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Have you ever wondered what criteria is used to judge films for comedy film festivals? At Film Festival Circuit, our process for selecting Comedy Films, Dark Comedy Films, Funny Music Videos, Mockumentary Films, Sitcom episodes and Web Series Episodes is pretty straight forward. This guide is the same one that we use to train our judges what to look for.
When my wife Brooke and I started the Houston Comedy Film Festival in 2008, there weren’t many resources available, that clearly explained the judging process. Our goal, was to create a system that would eventually screen the funniest submissions at our comedy film festival events. We laid out a process to select films that have the funniest situations, the best pacing, the best acting, and a level of production value that would screen well, in a commercial movie theater. Today, these same principles are used for five comedy film festival events as well as several “all-genre” events that have comedy categories.
These film festivals have combined for more than 10,000 submissions in the last 10 years. We strive to have a system that has integrity and is consistent for each group of judges in these four cities. Even with these guidelines in place, different judges from different cities rate certain films higher or lower than others, based on creative reasons and not technical issues. It's all about the perception of "what is funny" to the individual judge. In most of the mainstream film festivals, the drama category seems to dominate most of the attention and awards. That’s not true with our partner fests. Comic relief is an important part of keeping the crowd engaged and entertained. We even have a Horror Comedy Category at the Horror Film Festivals. Making fun of the genre, or mixing comedic situations within the Horror genre gets big cheers from the crowd.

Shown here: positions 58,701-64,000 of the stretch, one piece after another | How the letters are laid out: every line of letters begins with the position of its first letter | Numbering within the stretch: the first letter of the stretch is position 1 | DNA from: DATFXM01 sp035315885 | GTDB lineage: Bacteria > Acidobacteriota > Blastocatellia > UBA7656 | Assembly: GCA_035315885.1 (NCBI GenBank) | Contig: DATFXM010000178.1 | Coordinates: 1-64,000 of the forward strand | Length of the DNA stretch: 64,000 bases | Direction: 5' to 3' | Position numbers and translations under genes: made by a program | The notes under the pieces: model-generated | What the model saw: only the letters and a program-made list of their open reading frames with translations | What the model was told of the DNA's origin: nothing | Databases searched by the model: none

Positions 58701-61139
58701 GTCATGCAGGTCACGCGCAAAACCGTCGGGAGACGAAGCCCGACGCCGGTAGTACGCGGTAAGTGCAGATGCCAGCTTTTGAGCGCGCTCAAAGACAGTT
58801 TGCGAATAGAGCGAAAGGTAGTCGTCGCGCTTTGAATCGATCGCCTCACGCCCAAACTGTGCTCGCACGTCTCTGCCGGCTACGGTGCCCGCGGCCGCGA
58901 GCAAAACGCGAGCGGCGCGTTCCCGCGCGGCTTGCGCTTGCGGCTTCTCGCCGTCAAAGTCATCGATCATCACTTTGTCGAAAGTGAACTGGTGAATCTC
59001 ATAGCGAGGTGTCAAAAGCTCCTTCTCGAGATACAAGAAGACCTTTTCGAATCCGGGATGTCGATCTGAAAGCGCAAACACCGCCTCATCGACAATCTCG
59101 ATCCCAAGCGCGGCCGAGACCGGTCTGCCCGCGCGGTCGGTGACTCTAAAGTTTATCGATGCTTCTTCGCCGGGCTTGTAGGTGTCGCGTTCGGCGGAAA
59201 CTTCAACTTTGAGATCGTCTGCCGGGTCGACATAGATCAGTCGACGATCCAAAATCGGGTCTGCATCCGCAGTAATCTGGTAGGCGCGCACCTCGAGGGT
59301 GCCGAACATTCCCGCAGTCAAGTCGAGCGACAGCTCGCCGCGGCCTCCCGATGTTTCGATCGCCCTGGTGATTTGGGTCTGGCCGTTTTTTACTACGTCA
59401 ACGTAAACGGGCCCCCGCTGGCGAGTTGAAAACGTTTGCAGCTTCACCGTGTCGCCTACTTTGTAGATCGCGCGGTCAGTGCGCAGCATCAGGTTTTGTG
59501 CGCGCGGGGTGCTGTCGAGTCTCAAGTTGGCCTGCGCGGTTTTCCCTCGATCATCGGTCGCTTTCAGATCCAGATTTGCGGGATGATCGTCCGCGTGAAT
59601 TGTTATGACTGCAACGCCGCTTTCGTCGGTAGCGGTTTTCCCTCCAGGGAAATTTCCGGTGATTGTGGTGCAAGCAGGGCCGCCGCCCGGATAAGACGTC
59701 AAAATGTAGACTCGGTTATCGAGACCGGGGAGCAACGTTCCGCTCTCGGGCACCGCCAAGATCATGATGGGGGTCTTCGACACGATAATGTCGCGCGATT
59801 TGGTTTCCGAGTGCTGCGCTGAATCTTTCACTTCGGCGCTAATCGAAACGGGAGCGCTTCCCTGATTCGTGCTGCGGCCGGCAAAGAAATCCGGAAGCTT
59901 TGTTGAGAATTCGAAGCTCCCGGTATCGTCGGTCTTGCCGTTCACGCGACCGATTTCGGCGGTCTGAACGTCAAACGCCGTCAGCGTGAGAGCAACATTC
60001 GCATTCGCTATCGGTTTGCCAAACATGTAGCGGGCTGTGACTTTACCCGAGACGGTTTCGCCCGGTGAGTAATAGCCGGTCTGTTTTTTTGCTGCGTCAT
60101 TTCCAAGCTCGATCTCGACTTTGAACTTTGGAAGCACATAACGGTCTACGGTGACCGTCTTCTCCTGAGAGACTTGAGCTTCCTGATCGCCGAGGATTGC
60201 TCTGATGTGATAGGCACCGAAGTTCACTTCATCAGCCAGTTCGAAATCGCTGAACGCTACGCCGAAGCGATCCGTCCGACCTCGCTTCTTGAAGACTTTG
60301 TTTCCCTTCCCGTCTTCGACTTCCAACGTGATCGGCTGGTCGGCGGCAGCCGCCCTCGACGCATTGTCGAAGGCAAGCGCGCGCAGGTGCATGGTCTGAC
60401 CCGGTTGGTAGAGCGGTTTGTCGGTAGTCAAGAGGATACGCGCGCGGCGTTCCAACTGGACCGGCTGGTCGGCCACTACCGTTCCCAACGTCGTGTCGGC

We have three rounds of judging for each submission. Each film is viewed and scored by 9-12 different judges. Furthermore, each judge is blind to the other judges ratings in the first round. The overall score of each film, is an average score in our 1-10 rating system. The top 33% of films from the first round advance to the 2nd round of consideration. The 2nd round is a technical evaluation of the submission. The last round, is the final round for overall consideration. The judges must reach a consensus about which films will screen, in the time available for the festival event. Continue reading for more details about each round.
Round 1: Universal Questions For All Films Of All Genres
Round 1: Comedy Film Category: Rating 1-10
Round 1: Dark Comedy Film Category: Rating 1-10
Round 1: Romantic Comedy Film Category: Rating 1-10
Round 2: Technical Film Review
The top 33% of films advance to the 2nd round of consideration, based on their average rating in the 1st round. Please keep in mind, that we screen films on giant commercial theater screens in high definition with great sound systems. We cannot play films that are filled with technical problems, no matter how good they are. If time permits, we will email a submitter, if they had a great score in the 1st Round, but their submission has technical issues. This gives the submitter an opportunity to update the film (if time permits.) We do not want to create financial stress for filmmakers, but most are thankful when we bring these issues to their attention. We've had plenty of success stories, where filmmakers just needed to re-render the film and update it. All of the films in the 2nd round are assigned a “Flag” based on technical aspects of the film. The flags are for internal use only and the filmmakers do not see them.